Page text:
Google analytics

Tuesday 23 November 2010

Money down the drain.

More of our money lost in this stupid desire by our politicians to ruin the country.

The world’s largest offshore wind project has incurred major cost over-runs in recent months. Wind Energy Update investigates what went wrong and how future projects could avoid similar pitfalls.

And of course it will deliver enough energy for our future needs?

The Greater Gabbard Offshore Wind Project, located 25km off the UK’s Suffolk coast, is the world's largest wind farm currently under construction.  When complete, it will boast 140 wind turbines with an installed capacity of 504MW, capable of producing 1,900kWh of energy every year – an impressive 5% of the UK's 2010 renewable energy target of 10%.

Will it buggery. We need gigawatts, not kilowatts. Note as well that they’ve missed their target by 50%.

Then of course they just have a teensy weensy problem with our money.

But the project, estimated to cost £650m excluding the cost of grid-connection, has run into difficulties.  As a result, US-based company Fluor, responsible for engineering, procurement and construction (EPC), recently announced that its third quarter results will include approximately US$163 million (£101.484 million) in cost over-runs on the project.

FFS. I’ve had enough of this green shit. I’m going to chuck another log on the fire and pour myself a Large whisky.

Things you didn’t know about smoking. Part 3.

Smoking Does Not Increase Risk Of Receding Gums

Smokers are not at higher risk of developing receding gums than are non-smokers.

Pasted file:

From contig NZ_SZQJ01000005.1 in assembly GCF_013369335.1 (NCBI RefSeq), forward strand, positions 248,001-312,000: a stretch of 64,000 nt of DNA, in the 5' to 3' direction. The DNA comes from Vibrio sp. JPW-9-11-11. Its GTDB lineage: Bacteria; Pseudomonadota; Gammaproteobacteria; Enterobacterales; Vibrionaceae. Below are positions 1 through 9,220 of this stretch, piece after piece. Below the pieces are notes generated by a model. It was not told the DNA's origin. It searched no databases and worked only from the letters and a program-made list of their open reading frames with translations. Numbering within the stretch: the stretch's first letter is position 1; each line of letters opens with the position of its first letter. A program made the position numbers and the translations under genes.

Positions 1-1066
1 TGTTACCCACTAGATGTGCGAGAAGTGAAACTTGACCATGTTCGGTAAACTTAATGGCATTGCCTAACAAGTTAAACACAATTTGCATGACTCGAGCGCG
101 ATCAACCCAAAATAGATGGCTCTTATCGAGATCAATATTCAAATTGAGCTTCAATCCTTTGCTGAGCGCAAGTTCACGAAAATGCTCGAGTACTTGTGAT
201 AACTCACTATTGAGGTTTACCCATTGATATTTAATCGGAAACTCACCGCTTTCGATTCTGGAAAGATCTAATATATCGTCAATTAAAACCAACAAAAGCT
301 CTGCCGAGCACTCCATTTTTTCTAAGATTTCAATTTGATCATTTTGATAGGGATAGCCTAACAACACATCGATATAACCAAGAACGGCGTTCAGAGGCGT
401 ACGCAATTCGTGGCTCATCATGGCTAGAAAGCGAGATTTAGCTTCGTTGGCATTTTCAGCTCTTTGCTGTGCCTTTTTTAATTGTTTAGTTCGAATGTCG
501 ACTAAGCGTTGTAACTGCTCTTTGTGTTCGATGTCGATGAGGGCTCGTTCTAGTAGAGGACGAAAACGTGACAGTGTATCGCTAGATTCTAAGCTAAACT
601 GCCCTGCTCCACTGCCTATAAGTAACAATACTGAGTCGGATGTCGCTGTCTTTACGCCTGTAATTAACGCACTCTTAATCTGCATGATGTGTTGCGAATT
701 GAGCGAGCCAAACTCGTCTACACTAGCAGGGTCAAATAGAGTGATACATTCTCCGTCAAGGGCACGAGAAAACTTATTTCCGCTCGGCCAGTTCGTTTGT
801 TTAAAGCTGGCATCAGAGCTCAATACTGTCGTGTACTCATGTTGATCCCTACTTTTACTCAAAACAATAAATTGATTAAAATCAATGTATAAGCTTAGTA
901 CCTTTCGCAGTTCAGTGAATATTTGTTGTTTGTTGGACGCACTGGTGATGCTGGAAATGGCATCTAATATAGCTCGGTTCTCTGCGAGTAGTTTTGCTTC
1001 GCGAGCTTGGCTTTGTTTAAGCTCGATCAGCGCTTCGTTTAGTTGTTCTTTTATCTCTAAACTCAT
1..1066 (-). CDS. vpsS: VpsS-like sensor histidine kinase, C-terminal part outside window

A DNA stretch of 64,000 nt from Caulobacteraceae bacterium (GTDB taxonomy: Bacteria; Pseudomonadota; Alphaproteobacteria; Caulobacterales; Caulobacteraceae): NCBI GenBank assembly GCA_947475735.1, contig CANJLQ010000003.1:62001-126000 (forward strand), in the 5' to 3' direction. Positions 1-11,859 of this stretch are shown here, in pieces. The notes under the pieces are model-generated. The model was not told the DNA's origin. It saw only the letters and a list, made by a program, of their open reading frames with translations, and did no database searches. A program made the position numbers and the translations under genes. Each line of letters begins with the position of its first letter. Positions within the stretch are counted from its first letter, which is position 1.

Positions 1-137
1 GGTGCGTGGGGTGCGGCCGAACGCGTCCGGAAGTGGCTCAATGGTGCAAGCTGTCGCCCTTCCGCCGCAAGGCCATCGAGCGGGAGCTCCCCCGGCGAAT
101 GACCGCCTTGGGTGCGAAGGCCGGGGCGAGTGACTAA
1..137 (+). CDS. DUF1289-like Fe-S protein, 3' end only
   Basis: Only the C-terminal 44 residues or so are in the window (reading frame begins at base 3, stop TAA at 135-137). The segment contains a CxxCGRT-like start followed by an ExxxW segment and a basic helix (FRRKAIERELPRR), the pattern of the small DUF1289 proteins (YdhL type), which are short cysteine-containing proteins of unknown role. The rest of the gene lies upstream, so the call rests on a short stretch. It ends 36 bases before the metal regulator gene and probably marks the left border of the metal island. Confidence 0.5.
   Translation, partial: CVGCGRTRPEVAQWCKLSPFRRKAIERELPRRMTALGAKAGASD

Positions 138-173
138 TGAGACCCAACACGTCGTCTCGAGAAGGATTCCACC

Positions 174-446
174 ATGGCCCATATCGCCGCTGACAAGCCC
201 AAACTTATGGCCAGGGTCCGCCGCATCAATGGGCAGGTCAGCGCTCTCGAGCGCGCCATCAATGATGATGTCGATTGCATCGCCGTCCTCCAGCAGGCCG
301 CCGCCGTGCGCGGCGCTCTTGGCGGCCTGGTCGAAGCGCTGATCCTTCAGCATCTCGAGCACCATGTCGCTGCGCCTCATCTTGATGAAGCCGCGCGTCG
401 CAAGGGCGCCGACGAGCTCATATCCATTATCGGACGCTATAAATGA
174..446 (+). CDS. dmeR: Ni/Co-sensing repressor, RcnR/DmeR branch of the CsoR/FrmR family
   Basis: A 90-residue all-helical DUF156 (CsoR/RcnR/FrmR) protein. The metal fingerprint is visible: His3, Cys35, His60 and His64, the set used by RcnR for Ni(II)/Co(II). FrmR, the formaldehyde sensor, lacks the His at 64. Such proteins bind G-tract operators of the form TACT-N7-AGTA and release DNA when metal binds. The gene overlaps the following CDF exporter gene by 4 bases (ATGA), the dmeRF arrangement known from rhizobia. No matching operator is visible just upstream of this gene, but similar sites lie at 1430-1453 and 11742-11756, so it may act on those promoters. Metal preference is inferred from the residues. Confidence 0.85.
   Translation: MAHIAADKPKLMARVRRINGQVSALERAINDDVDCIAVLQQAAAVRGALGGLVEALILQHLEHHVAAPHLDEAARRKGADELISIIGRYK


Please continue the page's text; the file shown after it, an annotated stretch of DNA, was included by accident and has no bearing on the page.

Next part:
Present data do not support the hypothesis that smokers are at greater risk, say researchers in Heidelberg, Koblenz and Münster, Germany.
The researchers noted that smoking is a major risk factor for destructive periodontal disease. There was only limited information, however, about how smoking affected people with minimal periodontal destruction.
To assess the development of gingival recession, the researchers made four assessments over six months of clinical periodontal conditions in 61 systemically healthy volunteers aged 19-30 years. Of these, 30 smoked at least 20 cigarettes a day and 31 did not smoke.
At the outset, about half of both groups had receding gums at one or more sites.
There was severe gum recession of more than two millimetres in more than three times as many non-smokers (23 percent) as among smokers (7 percent). Further gum recession developed during the study.
The risk of recession did not seem to be influenced by smoking status once statistical adjustments had been made for various factors. These included periodontal probing depth, recession at baseline, how often the volunteers brushed their teeth, their sex, their tooth type and the site of periodontal disease.

Read this Mr dentist of mine.